To hear some practitioners tell it, a spendthrift trust is a wonderful creation that provides unlimited asset protection. They’ll probably even tell you it cures cancer. But the reality, like most things in law, is far more nuanced. And while spendthrift trusts are helpful in an overall asset protection structure, they also have limitations that are discussed far too little.
First of all, a spendthrift trust is a trust that prevents beneficiary from voluntarily or involuntarily transferring his interest. For example, suppose a trust beneficiary is in debt. Without a spendthrift provision, the beneficiary could sign a document transferring his beneficial interest to the creditor. Or, the creditor could sue the beneficiary, obtain a judgement and then seek to attach the beneficial interest. In either situation, the beneficial interest can move from the beneficiary to a creditor.
A spendthrift provision prevents alienation, so the beneficiary can’t assign or sell the interest. But there’s a slight wrinkle to this: the Uniform Trust Commentary also states that a creditor “may only attempt to collect directly from the beneficiary after payment is made.” This shifts our discussion to three separate but related U.S. Tax Code sections, beginning with section 11, which provides trust tax rates. These are highly compressed; once trusts have income of just $7,500, they are taxed at a 39% rate. Second, there are two types of trusts; those that distribute all income annually (non-discretionary) and those where the trustee has the discretion to make distributions (discretionary). Each trust distribution is deductible from trust income which are in turn taxed as part of the beneficiary’s income. Therefore, a non-discretionary trust probably won’t be paying a great deal of tax while a discretionary trust may pay an inordinate amount, depending on the trustee’s actions during the taxable year.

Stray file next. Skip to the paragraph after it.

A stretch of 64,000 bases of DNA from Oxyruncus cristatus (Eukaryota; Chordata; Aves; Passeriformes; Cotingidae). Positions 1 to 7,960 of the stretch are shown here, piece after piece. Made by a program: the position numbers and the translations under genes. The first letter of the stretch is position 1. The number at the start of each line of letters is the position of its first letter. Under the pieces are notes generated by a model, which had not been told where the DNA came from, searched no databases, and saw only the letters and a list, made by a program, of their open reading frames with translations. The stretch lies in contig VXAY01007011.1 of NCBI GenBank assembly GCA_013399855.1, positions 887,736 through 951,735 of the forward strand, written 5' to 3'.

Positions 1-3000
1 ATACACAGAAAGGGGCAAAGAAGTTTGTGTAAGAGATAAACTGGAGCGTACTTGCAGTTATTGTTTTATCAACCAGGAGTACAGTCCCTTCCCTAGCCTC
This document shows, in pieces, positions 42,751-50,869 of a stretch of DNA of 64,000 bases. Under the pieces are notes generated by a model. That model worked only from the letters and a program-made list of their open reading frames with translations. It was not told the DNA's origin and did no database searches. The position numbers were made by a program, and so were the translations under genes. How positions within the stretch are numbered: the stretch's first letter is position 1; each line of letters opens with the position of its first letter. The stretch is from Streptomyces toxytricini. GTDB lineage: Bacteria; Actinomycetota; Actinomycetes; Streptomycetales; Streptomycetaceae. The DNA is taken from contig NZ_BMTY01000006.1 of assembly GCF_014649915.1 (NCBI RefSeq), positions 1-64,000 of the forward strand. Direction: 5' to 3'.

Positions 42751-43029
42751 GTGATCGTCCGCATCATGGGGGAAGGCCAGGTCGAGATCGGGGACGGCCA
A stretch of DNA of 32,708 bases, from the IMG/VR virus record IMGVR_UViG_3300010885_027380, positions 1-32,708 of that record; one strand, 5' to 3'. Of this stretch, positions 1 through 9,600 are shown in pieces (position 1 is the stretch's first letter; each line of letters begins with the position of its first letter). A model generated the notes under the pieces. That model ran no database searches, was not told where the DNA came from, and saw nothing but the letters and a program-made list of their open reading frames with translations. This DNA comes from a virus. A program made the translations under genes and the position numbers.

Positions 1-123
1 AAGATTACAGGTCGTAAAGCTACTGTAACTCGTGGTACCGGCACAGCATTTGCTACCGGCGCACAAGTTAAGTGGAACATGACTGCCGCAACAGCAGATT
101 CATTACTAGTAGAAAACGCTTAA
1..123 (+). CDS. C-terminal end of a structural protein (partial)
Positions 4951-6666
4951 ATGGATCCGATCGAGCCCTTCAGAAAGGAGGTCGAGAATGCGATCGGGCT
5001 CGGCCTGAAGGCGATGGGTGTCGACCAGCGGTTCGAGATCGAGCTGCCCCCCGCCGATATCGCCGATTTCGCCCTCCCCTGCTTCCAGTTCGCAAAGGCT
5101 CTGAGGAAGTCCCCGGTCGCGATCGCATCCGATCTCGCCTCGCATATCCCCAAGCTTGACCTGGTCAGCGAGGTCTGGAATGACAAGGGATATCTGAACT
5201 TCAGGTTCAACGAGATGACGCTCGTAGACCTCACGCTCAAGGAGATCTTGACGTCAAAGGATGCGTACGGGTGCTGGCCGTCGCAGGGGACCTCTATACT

Let’s combine all these points. A spendthrift trust would be most effective when the trustee has discretion to make distributions. In the event a creditor makes a claim, the trustee can legitimately say there won’t be a distribution. But if the trust has more than $7,500 in income, it’s taxed at a very high rate. Conversely, a trust that distributes all its income can deduct its distributions and lower its tax burden. But in this case, a creditor could simply wait for a distribution from the trust to the beneficiary and attach the payment once it’s outside of the trust’s spendthrift provision.
And a planner can’t solve the problem by going offshore due to the grantor trust rules. Section 679 states:
A United States person who directly or indirectly transfers property to a foreign trust (other than a trust described in section 6048(a)(3)(B)(ii)) shall be treated as the owner for his taxable year of the portion of such trust attributable to such property if for such year there is a United States beneficiary of any portion of such trust.
This provision effectively incorporates offshore trust income into a grantor’s income in a wide array of circumstances.
In reality, there are standard structures that planners can utilize to minimize the problems associated with this. But that’s not the point of this post. It’s simply to highlight not only the over-selling that has occurred with spendthrift trusts but also shine a spotlight on the unspoken complexity of this very popular structure. As with all things in law, the nuances offer far more wrinkles than appear on first glance.